Cellar=Window Hardware. In this connection the hinging and locking of small cellar windows, above grade, may be considered. The sash are usually light; and it is not best to swing any portion out, as they are so near the ground that the portion turned out would be liable to damage. Also, it is often necessary to pass things through the window into the cellar, and this requires the full opening. The sash are particularly liable to shrinkage and swelling - more often the latter - which cause them to stick in the frame. Moreover, the cellar window is a favorite point for the burglar's entrance. It is therefore usually necessary to hinge cellar windows with fast-pin butts at the top, to swing inward and up against the joists, and to have a strong handle for pulling them out of the frame when they stick, and a simple lock. Fig. 64 shows a simple but efficient device for fastening a cellar window. The screws in the part on the frame should be the longest obtainable; and the rivet or bolt holding the swinging part to the plate should be strongly secured, so that both points will resist any ordinary pressure from the outside. If a burglar brings his "jimmy," it is not likely that any appliance that can be used on the inside will resist its pry. For holding the window open, a strong wire hook and eye will be sufficient.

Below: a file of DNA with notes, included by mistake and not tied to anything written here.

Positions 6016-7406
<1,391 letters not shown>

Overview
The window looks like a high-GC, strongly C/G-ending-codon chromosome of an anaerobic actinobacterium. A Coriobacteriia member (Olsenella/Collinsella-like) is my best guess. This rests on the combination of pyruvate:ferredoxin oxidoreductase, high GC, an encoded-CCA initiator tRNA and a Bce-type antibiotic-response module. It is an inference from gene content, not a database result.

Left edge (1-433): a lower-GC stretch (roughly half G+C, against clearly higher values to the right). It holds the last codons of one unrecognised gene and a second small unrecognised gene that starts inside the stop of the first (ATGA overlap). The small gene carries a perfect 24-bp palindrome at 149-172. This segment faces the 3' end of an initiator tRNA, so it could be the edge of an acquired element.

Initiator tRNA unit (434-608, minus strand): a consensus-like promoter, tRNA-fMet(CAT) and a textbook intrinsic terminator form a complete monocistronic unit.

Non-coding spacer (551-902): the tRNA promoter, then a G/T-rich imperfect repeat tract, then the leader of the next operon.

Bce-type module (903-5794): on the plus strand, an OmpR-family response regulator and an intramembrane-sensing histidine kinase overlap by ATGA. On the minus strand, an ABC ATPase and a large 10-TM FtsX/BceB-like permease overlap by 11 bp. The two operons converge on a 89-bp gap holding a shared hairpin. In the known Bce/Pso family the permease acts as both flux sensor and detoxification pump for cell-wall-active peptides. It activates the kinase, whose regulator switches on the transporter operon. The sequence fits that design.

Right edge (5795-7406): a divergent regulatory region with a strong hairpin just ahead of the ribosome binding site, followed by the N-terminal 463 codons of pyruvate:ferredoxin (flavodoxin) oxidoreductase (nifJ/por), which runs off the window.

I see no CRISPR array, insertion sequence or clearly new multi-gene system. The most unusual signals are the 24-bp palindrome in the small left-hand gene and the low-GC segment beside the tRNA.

Fig. 63. Transom Lifter.

Fig. 63. Transom Lifter.

Wardrobe Hooks. In the selection and arrangement of wardrobe hooks, careful study will greatly increase the capacity of the usual hanging space. It is a mistake to select one type of hooks, and use that throughout; and also to consider that hanging space is confined to the walls. For ordinary items, common strong wire hooks (Fig. 65) can be used, set closely together; and if there is depth to the closet flies can be hinged so as almost to double the hanging capacity. In Fig. 66, A A represent the flies hinged on the wall. Arrangements of this kind, however, are not suitable for the hanging of garments which are required to retain certain shapes. For these articles, long horizontal hooks or pins (Fig. 67) should be provided; on these, certain garments can be hung close to the wall; while such items as coats can be placed on two, one in each arm, so that they will retain their shape and hang clear of the pieces against the wall.

Fig. 64. Cellar Window Fastener.

Fig. 64. Cellar-Window Fastener.

Fig. 65. Common Type of Wardrobe Hook Made from. Wire.

Fig. 65. Common Type of Wardrobe Hook Made from. Wire.

In the more expensive materials, many special types of hooks are made for special purposes. They generally have a lower, minor hook, while the upper arm extends outward and upward for hanging hats; in other cases the upper arm extends out nearly horizontally, and then dips to support a garment clear of that below. A very useful article of furniture is a tree or standard (for use in bedrooms), to which are secured a large variety of hooks adapted to the various items of the wardrobe for daily use.